Back to the subject of yearly traditions; each year the NYAFF has offered at least one movie in which the narrative is largely delivered via social media. This time around it’s Socialphobia, which aside from setting box office records for a South Korean indie feature, is based on a true story. And much like last year’s The Snow White Murder Case, there’s a body and a mystery behind it, one that can only be solved by reading between the tweets. The stars of the show are Ji-Woong (Byun Yo-Han) and Yong-Min (Lee Joo Seung), two police cadets. The former knows well enough to keep his phone locked away, until the semester ends, whereas the former spends all his time engrossed in Twitter drama, much like everyone else. Things kick off with the news of young Korean army solider who deserted his post and then killed himself, which becomes a trending topic. The prevailing sentiment is that of sadness, though mostly cuz it’s interpreted as just another sign of the sad state of affair for Korean males, except one girl who basically says the guy was a loser and is now burning in hell. This pisses plenty of people off, especially Yong-Min, who starts flamming her online. Even Ji-Woong gets in on the action, by borrowing his friend’s phone to tweet some shade himself, which naturally proves to be a pretty stupid move for someone who wants a career in law enforcement. Later that night, Yong-Min comes up with the bright idea of confronting the “internet bitch”, to conduct a “real life PKing” (PK stands for Player Killing in MMORPGs). Because she vociferously attacks anyone who dares to criticize her (at one point she uses the term “kimchi-men”, which is supposed to be derogatory, though I don’t know why exactly), the internet as a whole bands together to dig up and freely distribute a wealth of personal info, so tracking her down is not an issue. Yong-Min brings with him a posse, which includes a vlogging geek that goes by Mr. Babble, who decides to livestream the entire excursion. And what do they find when they arrive at the residence of the “internet bitch”? Her body dangling from the ceiling. And what’s the first thing that comes into the minds of most everyone at the scene? To start deleting incriminating tweets.

The resulting police investigation deems the death of the young woman, whose name is actually Ha-yeong, a suicide. Though both Ji-Woong and Yong-Min discover that their dreams of being policemen are effectively over; aside from the fact that they tampered with evidence (Ji-Woong took the body down, believing that Ha-yeong was still alive), they both threatened her online. Ji-Woong in particular is devastated, whereas Yong-Min believes that Ha-yeong was actually murdered. Because, why would someone invite others to meet her face to face (she was indeed expecting a bunch of angry internet dorks to show up, and was even goading them on) just to kill herself right beforehand? Also, why was the door open when they arrived? Furthermore, why was the dryer running? Who kills themselves in the middle of doing laundry? Yong-Min reunites the gang with his theory, which they all believe (Ji-Woong is particularly invested since the truth is the key to him graduating as a cop), and thus their investigation begins. One of their first discoveries is how Ha-yeong was actually Becca, a “keyboard warrior” (translation: she dabbled in StarCraft) whose high level of play was matched only by her affinity for trash talk, resulting in various online grudges that are widely known. Enter Jang Se-min, their first prime suspect, who aside from being a guy who hated Becca guts, also supposedly raped another girl that he met online, so he’s basically scum. So how does Ji-Woong and the rest of the Scooby gang confront this guy? By tweeting at him, of course. Yet Jang Se-min manages to impress everyone with his pleas of innocence, though more impressive is his vast fortune (though Yong-Min still thinks he’s a POS). Nevertheless, Jang Se-min’s alibi appears to have merit when he reveals how Ha-yeong’s Twitter account had been hacked, and all that trash talk near the end was courtesy of yet another rival, whose handle is Dodori (long story short: Dodori was the moderator of a popular StarCraft forum, but Ha-yeong found out the truth and exposed him, and in the process <.em>”ruined his life”). And thus the hunt continues, aided by a forum they set to gather clues as well as generate interest from denizens of the net, who start believing that Ha-yeong was indeed killed after all.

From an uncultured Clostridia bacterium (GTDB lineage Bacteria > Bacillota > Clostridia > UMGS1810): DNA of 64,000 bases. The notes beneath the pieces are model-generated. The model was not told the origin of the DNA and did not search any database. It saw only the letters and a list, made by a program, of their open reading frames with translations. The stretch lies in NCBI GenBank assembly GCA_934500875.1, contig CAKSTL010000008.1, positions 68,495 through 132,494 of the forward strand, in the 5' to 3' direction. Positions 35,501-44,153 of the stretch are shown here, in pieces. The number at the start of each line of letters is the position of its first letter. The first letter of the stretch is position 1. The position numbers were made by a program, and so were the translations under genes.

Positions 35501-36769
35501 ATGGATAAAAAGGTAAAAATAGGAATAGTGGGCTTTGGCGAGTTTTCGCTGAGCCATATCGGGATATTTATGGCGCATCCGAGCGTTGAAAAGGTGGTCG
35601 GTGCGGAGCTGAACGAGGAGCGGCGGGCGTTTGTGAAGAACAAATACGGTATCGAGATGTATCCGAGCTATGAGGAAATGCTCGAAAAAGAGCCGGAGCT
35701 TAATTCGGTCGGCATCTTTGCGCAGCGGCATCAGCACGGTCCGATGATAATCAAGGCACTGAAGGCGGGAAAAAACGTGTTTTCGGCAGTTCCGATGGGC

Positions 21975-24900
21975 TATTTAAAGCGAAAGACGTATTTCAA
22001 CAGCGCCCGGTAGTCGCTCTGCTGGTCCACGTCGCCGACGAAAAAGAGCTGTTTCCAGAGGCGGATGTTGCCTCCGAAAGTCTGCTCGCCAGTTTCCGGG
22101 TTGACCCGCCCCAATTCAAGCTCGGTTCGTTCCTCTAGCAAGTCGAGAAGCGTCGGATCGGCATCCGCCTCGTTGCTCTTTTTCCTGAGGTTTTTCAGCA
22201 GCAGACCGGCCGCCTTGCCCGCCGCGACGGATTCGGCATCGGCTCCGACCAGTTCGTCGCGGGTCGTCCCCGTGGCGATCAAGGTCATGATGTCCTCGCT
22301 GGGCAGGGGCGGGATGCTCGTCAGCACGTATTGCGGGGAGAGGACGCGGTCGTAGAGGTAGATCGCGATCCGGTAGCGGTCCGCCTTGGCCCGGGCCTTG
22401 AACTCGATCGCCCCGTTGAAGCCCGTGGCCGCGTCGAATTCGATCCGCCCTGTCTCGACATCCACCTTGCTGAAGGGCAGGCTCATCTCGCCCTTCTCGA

The ensuing investigation is naturally filled with all sorts of discoveries, primarily as they pertain to Ha-yeong’s real life, which turns out to be not all that different from her volatile online persona. There’s also a massive twist near the end which I’m not going to give away for obvious reasons, but also because it would just sound so dumb written out, but works out rather nicely in the film, mostly because it’s so plausible. Unlike most other movies that leans heavily upon social media in a similar manner (and trust me, there’s been a lot of them over the past few years, from South Korea alone), which tries to teach everyone a lesson in the end that we should all learn from, it’s rather blunt, matter of fact conclusion is both depressing and refreshing. So it’s definitely one of the better examples of its kind, yet it certainly isn’t perfect; like all the other aforementioned flicks, the screen will become filled with everyone’s tweets and it just becomes tiresome (obviously not helping is that, unless you understand Korean, you won’t know much of what is being said; only the most important tweets are translated, which kinda kills the point of the information overload). I know it’s important, but watching people fixated on their phones can be just as annoying in a movie as it is in real life. Still, Socialphobia is definitely worth a shot, especially if you’re new to the “genre” if you can call it that. It plays on the 4th of July as well, a couple of hours before Tokyo Tribe’s first screening, at the Walter Reade Theater (get your tickets here).